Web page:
LONDON -- Installed unopposed as leader of the Conservative Party, Michael Howard immediately reminded supporters yesterday of the hard battles ahead to topple Prime Minister Tony Blair's government.
Howard made his first public appearance as party leader in one of the many districts where the once-mighty Tories were buried in Labor landslides in 1997 and 2001.
"Our task is to be once again a credible and appealing alternative government," the Cambridge-educated lawyer told a news conference in Putney, a former Tory seat in southwest London captured by Blair's Labor Party six years ago.
"We are a first-class country with second-class public services. It isn't good enough, and it's our challenge to put it right," added Howard, drawing the battle lines for the next national election, which must be held by 2006.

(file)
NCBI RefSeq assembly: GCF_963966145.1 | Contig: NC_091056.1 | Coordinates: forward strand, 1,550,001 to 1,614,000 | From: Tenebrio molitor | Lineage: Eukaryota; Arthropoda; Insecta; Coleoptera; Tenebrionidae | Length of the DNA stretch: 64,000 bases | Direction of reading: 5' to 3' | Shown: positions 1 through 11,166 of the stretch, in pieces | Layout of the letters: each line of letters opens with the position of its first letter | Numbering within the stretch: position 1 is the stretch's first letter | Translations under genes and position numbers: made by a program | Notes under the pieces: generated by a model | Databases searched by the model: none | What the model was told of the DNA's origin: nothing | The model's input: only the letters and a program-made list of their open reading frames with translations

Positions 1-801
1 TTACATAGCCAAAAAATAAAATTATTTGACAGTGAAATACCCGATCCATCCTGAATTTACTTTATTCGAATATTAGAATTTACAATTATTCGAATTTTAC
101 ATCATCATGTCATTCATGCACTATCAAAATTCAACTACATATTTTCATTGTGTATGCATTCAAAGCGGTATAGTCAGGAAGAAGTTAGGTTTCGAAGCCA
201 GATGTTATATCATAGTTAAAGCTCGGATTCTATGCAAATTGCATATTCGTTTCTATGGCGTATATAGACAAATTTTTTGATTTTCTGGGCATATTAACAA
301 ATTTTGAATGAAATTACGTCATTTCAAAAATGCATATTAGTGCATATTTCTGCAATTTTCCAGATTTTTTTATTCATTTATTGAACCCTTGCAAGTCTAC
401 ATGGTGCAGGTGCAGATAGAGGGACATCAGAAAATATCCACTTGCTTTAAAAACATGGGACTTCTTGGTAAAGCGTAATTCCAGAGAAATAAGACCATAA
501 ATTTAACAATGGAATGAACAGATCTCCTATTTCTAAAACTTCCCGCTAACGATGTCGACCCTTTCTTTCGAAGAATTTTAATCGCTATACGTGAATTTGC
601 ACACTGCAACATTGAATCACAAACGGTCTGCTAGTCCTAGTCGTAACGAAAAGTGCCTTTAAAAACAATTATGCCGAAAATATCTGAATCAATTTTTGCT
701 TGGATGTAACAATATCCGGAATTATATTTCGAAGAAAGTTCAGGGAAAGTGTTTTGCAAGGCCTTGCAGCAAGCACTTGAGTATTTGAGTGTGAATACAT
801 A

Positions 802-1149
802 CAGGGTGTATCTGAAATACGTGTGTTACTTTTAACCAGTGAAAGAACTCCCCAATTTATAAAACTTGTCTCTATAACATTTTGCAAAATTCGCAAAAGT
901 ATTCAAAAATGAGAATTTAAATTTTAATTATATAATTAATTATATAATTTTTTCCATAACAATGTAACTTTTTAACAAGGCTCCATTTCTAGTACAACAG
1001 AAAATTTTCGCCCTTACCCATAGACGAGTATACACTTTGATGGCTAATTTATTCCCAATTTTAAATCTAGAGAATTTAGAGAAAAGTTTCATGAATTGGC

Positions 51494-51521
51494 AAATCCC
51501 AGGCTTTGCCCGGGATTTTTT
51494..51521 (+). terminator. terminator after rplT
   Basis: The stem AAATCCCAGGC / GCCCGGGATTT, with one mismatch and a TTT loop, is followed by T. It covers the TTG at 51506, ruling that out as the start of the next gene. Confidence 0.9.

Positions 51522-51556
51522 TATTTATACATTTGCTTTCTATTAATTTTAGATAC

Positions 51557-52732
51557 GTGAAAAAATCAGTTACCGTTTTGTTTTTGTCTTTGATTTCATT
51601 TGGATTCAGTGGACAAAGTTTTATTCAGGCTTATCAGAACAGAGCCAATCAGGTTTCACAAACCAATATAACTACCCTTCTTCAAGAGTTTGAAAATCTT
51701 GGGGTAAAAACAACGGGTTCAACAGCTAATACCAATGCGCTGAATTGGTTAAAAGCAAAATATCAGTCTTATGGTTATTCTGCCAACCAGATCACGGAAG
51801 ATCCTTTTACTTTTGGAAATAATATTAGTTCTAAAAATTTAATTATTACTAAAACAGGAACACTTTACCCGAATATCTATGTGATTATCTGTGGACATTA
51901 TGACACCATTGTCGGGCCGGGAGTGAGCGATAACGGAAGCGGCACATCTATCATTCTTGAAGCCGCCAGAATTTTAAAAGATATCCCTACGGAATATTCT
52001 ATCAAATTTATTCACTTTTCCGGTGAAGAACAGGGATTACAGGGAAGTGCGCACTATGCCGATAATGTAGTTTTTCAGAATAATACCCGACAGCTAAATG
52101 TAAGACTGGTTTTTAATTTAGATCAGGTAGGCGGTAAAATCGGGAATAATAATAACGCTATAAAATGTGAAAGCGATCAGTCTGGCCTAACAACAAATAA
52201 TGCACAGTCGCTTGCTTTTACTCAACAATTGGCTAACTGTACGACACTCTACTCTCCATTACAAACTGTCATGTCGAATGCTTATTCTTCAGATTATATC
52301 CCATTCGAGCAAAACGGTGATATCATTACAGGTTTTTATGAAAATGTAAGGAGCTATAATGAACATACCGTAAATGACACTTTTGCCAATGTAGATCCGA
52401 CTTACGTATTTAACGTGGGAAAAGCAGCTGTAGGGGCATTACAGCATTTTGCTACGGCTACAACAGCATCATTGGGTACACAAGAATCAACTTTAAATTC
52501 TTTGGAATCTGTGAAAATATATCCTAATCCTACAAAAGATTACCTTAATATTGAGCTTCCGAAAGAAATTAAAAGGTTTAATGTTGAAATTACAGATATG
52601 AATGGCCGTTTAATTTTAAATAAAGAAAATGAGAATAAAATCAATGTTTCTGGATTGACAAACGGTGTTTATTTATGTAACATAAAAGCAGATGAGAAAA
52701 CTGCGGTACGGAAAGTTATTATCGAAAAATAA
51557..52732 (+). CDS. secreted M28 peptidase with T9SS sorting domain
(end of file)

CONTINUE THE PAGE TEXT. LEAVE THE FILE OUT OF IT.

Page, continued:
The Conservative Party, which dominated British politics for most of the 20th century, has failed to recover from a humiliating election defeat in 1997, which swept it from office after 18 years in power.
Although still relatively strong in rural areas, the party has struggled to find a foothold in Britain's cities where Labor dominates -- something Howard wants to change.
He said Putney, held by a slim Labor majority of less than 3,000 votes, was a key urban seat "where the Conservatives have to start to win again."
Senior Tories hope their witty and articulate new leader, who stood unopposed to succeed Iain Duncan Smith, will unite the fractious party and help it claw its way back to power.
The party has been wracked by internal feuds ever since Margaret Thatcher was deposed as prime minister in 1990, and continues to trail Labor in opinion polls -- despite Blair's difficulties over an unpopular war in Iraq and discontent over domestic policy.
Howard has promised to lead the party, seen by many as too right wing and out of touch, from the center in the hope of winning back voters who jumped ship to Labor in 1997. Labor was traditionally a blue-collar, working-class party, but under Blair it adopted many of the Tory's free market principles and courted big business and the middle class.